The Righteousness of a Saint: Oaths and the Call to Integrity

Abraham Lincoln has a reputation of being honest, “honest Abe.”  He certainly had some pithy things to say about honesty.  Here are a several favorites:  “How many legs does a dog have if you count the tail?  Four.  Calling a tail a leg doesn’t make it a leg.”  “No man has a good enough memory to be a successful liar.”  Mark Twain had a similar saying:  “If you tell the truth, you don't have to remember anything.”  Perhaps Lincoln’s most familiar is, “You can fool some of the people all of the time, and all of the people some of the time, but you cannot fool all the people all the time.” And Lincoln understood the severe consequences of not being trustworthy in what you say and do.  “If once you forfeit the confidence of your fellow-citizens, you can never regain their respect and esteem.” 

Our study in the Sermon on the Mount takes us to consider what we say, especially, what we promise or vow.  Jesus addresses the issue of oaths, but it speaks beyond formal oaths; it touches on the integrity of what we say to one another.  Read Matthew 5:17-20 and then 33-37.  Ask the Lord to speak to you about the integrity of your speech.

1.       The fourth illustration of a saint’s righteousness concerns oaths.  Can you think of times when we make oaths formally and informally?  What is the purpose of an oath?

2.        Here are some examples of oaths or vows from the Scriptures:  Genesis 22:9-19 (Heb. 6:13-18); 24:1-9; 25:27-34; 28:10-22; Judges 11:29-40; Matthew 14:1-12; Acts 18:18.  What did you learn?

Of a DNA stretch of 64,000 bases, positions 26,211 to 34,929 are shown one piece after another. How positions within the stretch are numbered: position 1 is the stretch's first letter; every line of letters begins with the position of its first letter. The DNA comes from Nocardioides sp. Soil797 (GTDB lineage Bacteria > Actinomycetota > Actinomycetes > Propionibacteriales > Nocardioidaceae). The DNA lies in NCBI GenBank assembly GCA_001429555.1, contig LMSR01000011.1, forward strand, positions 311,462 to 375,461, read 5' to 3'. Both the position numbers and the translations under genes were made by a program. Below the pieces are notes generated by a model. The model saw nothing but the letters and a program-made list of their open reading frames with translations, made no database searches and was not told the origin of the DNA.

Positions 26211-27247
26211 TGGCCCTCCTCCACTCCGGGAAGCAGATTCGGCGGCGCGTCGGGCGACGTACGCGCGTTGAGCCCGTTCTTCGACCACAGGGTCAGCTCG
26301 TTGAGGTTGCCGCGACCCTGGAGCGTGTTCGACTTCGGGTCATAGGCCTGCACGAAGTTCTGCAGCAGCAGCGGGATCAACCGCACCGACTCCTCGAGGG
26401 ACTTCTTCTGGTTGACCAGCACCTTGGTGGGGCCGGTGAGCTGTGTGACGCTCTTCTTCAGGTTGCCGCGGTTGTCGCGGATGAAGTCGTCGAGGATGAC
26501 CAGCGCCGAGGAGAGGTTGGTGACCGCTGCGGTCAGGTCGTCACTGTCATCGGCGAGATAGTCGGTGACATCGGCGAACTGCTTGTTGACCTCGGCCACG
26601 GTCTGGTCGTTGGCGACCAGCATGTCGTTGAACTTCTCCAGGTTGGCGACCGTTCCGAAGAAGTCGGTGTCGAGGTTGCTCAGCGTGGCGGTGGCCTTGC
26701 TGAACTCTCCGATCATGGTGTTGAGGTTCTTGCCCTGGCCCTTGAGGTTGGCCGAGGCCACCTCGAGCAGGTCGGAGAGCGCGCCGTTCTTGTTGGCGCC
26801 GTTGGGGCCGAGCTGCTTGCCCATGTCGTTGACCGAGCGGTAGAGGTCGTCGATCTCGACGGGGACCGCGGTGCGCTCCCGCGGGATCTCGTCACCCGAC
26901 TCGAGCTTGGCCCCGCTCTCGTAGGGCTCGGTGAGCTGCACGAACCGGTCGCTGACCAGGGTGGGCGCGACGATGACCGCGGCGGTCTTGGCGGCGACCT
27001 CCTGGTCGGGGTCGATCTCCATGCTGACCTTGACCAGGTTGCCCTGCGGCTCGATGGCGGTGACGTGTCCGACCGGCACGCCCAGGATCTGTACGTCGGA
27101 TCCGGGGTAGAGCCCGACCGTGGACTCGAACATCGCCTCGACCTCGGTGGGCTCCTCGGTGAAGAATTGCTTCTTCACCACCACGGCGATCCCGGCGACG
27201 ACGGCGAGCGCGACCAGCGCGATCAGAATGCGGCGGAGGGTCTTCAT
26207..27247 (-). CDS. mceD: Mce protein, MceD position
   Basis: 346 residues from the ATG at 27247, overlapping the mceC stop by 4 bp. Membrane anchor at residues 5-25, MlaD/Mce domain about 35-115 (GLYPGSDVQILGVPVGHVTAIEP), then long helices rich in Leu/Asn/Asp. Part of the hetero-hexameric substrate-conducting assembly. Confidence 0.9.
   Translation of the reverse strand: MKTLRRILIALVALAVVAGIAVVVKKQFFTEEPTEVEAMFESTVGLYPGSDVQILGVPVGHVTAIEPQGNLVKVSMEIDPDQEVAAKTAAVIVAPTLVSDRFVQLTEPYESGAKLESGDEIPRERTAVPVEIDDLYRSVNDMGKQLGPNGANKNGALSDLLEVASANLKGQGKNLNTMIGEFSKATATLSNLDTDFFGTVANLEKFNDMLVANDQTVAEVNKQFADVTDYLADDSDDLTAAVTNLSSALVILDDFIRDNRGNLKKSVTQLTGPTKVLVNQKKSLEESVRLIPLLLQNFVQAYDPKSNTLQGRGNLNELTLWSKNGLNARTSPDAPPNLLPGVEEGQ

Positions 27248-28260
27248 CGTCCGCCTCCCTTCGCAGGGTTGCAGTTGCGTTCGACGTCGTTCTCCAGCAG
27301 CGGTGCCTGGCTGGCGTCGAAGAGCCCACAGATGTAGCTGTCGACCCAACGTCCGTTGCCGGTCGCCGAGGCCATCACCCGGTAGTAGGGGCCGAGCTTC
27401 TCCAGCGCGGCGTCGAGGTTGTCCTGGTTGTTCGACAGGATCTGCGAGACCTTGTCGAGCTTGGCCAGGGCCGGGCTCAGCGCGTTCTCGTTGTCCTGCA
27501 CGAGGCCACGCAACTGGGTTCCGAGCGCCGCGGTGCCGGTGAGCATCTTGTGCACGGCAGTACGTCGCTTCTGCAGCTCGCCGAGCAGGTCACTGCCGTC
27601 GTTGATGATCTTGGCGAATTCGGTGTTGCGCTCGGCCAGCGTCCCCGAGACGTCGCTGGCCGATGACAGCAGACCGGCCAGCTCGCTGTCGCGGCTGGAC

3.       There is nothing intrinsically wrong with making a vow or an oath (as you saw above, some vows are tragically foolish!), but the Lord does set some principles to regulate them.  Consider Exodus 20:7, 16; Leviticus 19:11-12; Deuteronomy 23:21-23; and Ecclesiastes 5:4-7.  What think ye?

4.       According to what Jesus said in our text today (Matt. 5:33-37), what do you think the contemporary practice was concerning oaths and vows?

5.       What do you think it meant to swear by heaven or earth or Jerusalem or even by your own head?

6.       How do you think our society understands promises, vows or oaths? 

7.       How do people today swear informally (not before an officer of the court or the church!), and why do people swear or make oaths?

8.       What is Jesus’ standard for those who belong to Him and His Kingdom?  (His step-brother got it!  James 5:12)

9.       Ponder Numbers 23:19.  What is true about God that Jesus wants to see in us?  (See also, Titus 1:1-3; Psalm 15:4 and II Corinthians 1:12-24).

10.   Why do you think Jesus says that anything more than a simple yes or no comes from evil?

11.   Where do you fall short in being a person who keeps his or her word?  What would Jesus have you do differently in light of His Word about our word?

God be with you, and I hope to see you on Sunday!